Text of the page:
Providing much-needed meals for those with no wheels

Wood Buffalo Food Bank’s Mobile Pantry program serves isolated families in northern Alberta

For those living in remote areas of northern Alberta, no wheels can sometimes mean no meals.

And that’s the motivation behind the Wood Buffalo Food Bank’s Mobile Pantry program.

“For a lot of the families living in isolated communities, the amount of money they spend on trying to get to town just to buy groceries is a serious issue,” says Arianna Johnson, executive director of the Wood Buffalo Food Bank, based in Fort McMurray, Alberta.

“Most of these communities don’t have their own grocery stores. And if they do have a convenience store, there’s often a lack of nutrition that goes along with the expense,” she adds. “Even if they’re working, between the cost of transportation, child care and housing, it’s often difficult for a family to feed themselves out there.”

Established in the summer of 2014 after a one-year pilot project, the WBFB’s Mobile Pantry program serves isolated communities along Highway 881 near Fort McMurray, like Janvier, Conklin, Fort McKay and the Fort McMurray No. 468 First Nation.

Since August 2015, the program has served 261 unique households in the Regional Municipality of Wood Buffalo—with monthly hampers accentuating fresh, nutritious food that includes milk, eggs, apples, oranges, carrots, potatoes, lettuce, ground beef, poultry and fish, as well as non-perishable items.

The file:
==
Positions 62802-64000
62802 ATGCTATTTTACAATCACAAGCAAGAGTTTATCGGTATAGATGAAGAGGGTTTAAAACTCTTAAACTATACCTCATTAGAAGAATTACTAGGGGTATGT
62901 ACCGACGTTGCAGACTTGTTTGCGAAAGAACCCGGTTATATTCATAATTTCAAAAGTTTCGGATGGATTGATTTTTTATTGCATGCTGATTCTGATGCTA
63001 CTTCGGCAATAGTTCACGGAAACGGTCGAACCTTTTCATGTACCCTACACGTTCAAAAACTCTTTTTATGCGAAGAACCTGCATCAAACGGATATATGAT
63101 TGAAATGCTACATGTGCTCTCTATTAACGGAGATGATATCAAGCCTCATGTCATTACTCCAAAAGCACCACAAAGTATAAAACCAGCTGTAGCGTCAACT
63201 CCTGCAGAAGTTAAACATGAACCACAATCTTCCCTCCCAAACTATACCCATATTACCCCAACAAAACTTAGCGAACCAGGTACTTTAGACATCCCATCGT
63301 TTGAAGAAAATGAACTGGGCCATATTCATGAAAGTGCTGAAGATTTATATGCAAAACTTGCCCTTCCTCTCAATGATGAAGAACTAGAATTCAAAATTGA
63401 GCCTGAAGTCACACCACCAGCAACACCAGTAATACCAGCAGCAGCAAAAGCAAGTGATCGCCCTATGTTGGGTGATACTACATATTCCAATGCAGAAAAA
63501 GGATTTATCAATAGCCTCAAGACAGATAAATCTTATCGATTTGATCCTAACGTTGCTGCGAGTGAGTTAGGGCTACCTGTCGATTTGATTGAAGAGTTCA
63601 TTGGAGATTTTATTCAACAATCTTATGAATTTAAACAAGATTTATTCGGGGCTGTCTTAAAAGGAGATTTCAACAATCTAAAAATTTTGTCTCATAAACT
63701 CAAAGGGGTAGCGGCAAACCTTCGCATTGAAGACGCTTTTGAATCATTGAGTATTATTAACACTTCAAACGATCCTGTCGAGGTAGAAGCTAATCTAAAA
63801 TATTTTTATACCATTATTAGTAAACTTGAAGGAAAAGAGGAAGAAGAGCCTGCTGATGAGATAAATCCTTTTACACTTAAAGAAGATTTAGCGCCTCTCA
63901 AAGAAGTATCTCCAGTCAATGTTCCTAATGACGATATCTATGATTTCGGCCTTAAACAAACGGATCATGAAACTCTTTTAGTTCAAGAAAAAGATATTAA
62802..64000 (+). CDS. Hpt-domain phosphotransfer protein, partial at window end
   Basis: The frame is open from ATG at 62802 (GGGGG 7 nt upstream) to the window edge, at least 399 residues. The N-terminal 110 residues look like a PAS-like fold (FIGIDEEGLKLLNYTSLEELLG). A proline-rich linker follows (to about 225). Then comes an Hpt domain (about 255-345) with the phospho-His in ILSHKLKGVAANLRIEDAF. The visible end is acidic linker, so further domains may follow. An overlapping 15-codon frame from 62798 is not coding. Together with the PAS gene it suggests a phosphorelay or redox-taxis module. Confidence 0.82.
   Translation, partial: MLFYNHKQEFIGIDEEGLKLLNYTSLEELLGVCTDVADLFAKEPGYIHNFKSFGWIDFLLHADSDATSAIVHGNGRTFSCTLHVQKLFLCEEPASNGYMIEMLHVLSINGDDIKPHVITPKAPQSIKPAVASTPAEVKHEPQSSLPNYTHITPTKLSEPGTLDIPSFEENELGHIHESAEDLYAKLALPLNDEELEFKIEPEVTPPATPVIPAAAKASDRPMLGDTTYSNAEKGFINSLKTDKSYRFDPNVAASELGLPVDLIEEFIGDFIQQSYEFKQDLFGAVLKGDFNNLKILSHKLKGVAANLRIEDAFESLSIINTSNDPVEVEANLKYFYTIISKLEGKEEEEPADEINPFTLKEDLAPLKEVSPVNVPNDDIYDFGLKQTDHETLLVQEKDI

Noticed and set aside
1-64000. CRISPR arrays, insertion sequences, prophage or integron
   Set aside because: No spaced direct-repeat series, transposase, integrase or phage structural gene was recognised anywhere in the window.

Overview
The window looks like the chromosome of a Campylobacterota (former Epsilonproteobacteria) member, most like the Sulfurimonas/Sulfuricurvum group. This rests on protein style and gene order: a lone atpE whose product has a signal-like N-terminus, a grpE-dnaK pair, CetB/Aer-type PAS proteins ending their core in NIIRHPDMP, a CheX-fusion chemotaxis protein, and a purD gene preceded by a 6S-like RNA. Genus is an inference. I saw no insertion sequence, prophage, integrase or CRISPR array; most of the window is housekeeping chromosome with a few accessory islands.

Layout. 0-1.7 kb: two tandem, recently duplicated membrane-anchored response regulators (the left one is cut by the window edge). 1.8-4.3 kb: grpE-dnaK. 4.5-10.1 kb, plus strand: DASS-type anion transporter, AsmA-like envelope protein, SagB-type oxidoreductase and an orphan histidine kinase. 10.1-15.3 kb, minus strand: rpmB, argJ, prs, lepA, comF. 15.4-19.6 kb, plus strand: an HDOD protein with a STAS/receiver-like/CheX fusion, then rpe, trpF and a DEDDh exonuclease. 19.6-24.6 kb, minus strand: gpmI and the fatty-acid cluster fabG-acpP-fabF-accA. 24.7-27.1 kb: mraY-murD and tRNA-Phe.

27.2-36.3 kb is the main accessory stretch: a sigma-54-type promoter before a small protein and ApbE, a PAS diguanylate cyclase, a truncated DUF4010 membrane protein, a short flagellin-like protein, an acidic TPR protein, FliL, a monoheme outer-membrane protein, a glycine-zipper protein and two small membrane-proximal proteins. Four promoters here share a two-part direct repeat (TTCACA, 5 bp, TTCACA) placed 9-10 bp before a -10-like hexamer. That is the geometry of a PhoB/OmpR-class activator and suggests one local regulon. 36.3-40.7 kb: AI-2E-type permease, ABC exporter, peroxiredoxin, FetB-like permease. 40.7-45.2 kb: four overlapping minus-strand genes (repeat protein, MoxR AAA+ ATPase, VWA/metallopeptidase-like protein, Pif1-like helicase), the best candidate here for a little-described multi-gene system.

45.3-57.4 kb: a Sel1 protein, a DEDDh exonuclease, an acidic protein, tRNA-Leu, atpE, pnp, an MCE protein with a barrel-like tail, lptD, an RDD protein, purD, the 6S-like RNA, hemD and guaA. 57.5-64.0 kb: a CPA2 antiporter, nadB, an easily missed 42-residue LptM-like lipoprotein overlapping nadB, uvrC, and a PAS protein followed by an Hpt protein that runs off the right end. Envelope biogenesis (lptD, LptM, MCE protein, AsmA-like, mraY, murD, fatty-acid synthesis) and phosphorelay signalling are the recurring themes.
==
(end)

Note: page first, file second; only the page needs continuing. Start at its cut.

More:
The WBFB is now offering volunteer opportunities for those in the Fort McMurray area interested in helping deliver hampers for the Mobile Pantry program.

“What we hear back from families is the relief that this service provides, the stress that it alleviates, and how much it has helped them be more productive and their families stay healthier,” says Johnson.

The Wood Buffalo Food Bank also offers:

  • A Basic Shelf program, whose workshops focus on nutrition, cooking, shopping and basic financial literacy;
  • A Slow Cooker program, which teaches clients how to cook healthy foods on a tight budget;
  • A Snack Attack program, providing snacks to schoolchildren who may not be able to bring any; and
  • Emergency hampers for those in need.

Enbridge is committed to helping build sustainable, healthy communities near our pipelines and facilities. Enbridge employee-led United Way campaigns raised $5 million across North America in 2015, while Enbridge contributed $19 million to about 750 non-profits in the U.S. and Canada near our operations in 2015.

Per a recent pre-Christmas tradition at Enbridge, we have contributed $50,000 this month to Edmonton’s Food Bank. And in Fort McMurray, our ongoing support of the WBFB included a recent $20,000 donation toward Mobile Pantry program operations.

Working collaboratively with the community, the WBFB gets Mobile Pantry referrals “from social agencies, government, industry, friends and family—and since the spring, that has included Red Cross referrals for families impacted by the wildfire here,” says Johnson.

“Actually, since the fire, because of people’s generosity, we’ve been able to increase the size of our hampers.”

(TOP PHOTO: Volunteers in Fort McMurray help assemble hampers during a Wood Buffalo Food Bank food drive earlier this month.)